A magazine columnist who says Donald Trump raped her in a department store’s dressing room two decades before he became president acknowledged Monday that she never followed her own advice to readers that they report sexual attacks to police.
E. Jean Carroll told a federal civil court jury that the reason was generational.
The 79-year-old said that as “a member of the silent generation,” she was conditioned to keep her chin up and not to complain.
“The fact that I never went to the police is not surprising for somebody my age,” she testified as Trump lawyer Joe Tacopina cross-examined Carroll about why she never went to authorities about the alleged rape, which Trump denies. Carroll said she had called police only once in her life, when she feared the mailbox at a home where she was staying was going to be damaged on Halloween.
“You would call police if a mailbox was attacked,” Tacopina asked, “but not if you yourself were attacked?”
Carroll replied that at the time, she was ashamed of what she alleges happened.
Research has repeatedly found that rapes and sexual assaults are among the types of violent crime least likely to be reported to police. An annual U.S. crime victimization survey found that less than 23% of rapes and sexual assaults were reported in 2021 and 2020, according to the Bureau of Justice Statistics.
Carroll was testifying for a third day in the trial stemming from her lawsuit against Trump. She has said the then-real estate magnate raped her in the spring of 1996 at a luxury midtown Manhattan department store after they went into a dressing room together in an encounter that she said was fun and flirtatious until Trump became violent. She said she eventually kneed him and fled.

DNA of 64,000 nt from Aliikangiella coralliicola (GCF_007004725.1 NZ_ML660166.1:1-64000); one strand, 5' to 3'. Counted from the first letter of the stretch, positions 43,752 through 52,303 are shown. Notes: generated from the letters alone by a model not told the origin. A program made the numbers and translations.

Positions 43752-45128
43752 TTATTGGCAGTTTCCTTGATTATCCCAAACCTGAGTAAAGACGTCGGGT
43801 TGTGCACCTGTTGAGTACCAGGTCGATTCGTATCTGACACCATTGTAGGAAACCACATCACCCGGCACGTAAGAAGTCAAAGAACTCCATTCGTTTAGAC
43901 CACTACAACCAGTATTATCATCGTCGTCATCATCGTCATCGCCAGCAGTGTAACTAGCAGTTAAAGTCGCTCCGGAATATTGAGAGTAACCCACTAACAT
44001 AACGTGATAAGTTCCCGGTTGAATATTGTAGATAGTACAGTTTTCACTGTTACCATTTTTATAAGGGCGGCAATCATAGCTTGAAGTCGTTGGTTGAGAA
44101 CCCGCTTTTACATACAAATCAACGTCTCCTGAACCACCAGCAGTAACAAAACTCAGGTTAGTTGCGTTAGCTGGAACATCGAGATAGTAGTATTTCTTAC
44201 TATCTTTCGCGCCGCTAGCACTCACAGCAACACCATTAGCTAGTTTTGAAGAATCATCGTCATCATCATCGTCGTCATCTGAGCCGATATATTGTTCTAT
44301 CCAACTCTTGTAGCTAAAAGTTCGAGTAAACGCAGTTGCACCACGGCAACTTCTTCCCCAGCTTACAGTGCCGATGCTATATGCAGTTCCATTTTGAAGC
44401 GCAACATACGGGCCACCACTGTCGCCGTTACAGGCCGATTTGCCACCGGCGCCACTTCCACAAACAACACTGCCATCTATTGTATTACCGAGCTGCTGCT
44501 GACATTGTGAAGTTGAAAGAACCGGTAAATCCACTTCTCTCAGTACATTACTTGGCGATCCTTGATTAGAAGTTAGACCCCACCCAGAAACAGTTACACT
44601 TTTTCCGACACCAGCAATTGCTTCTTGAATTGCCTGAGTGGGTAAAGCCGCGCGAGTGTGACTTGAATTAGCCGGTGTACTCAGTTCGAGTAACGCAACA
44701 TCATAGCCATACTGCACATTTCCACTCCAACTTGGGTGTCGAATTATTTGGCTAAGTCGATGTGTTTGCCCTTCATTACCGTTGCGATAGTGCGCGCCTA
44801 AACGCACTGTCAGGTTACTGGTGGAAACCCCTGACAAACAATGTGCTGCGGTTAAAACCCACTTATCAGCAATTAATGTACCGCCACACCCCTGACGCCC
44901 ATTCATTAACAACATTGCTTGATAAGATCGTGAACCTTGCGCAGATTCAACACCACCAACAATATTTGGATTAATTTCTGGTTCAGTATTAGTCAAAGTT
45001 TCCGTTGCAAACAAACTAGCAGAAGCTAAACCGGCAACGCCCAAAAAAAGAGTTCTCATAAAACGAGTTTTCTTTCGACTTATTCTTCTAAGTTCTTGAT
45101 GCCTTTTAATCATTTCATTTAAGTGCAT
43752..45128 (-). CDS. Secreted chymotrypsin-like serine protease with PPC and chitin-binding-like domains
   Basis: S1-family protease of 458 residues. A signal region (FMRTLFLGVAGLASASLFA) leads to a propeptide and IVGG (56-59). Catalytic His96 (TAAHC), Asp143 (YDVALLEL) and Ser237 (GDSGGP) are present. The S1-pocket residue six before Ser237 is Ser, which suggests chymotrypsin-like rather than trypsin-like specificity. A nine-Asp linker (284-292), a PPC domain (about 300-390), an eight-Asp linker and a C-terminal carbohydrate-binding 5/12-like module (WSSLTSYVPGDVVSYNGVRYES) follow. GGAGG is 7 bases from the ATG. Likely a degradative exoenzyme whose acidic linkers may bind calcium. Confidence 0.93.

Trump, 76, says he was never at the store with Carroll or that he even knew her beyond a fleeting moment when a 1987 picture was taken of them in a group setting. He has not attended the trial, which is expected to last through the week.
“This is a fraudulent & false story,” Trump wrote on his social media platform shortly before Carroll first took the stand last week.
Carroll’s renewed testimony came shortly after Tacopina asked Judge Lewis A. Kaplan, who is overseeing the civil proceedings, to declare a mistrial because of rulings he made that Tacopina said favored Carroll. The judge rejected the request.
Carroll filed suit against Trump in November, under a New York state law that temporarily allows sexual assault victims to sue over alleged attacks that happened even decades ago.
Amid a flurry of public denials and insults from Trump that prompted Carroll to add a defamation claim to the lawsuit, Trump has insisted that Carroll was motivated by political reasons and a desire to sell copies of the 2019 memoir in which she first publicly revealed her rape claims while Trump was still president.
Carroll has testified that she would have kept her accusation secret forever if not for the #MeToo movement, which gained prominence in 2017.
Carroll wrote an advice column for Elle magazine for nearly three decades, and Tacopina confronted her Monday with instances in which she advised contacting law enforcement authorities after people wrote in about sexual assaults and threats from partners and exes.
“I always — in most cases — advised my readers to go to the police,” Carroll acknowledged.
Tacopina also pointed out that although Carroll’s memoir described sexual assaults by multiple men over the course of her life, Trump was the only one she sued. And, although Trump has insisted he had no sexual encounter — indeed, “no anything” — with Carroll, his attorney asked her whether what allegedly happened could “somehow be viewed as consensual.”
“It was not consensual. Not consensual,” she said emphatically.
In his mistrial request Monday, Tacopina complained that Kaplan shut down his questioning when he pushed Carroll last week to explain why she did not scream, tell police or attempt afterward to retrieve footage from video cameras at the store’s doors to prove that she and Trump were there together.
The Associated Press typically does not name people who say they have been sexually assaulted unless they come forward publicly, as Carroll has done.
Larry Neumeister And Jennifer Peltz, The Associated Press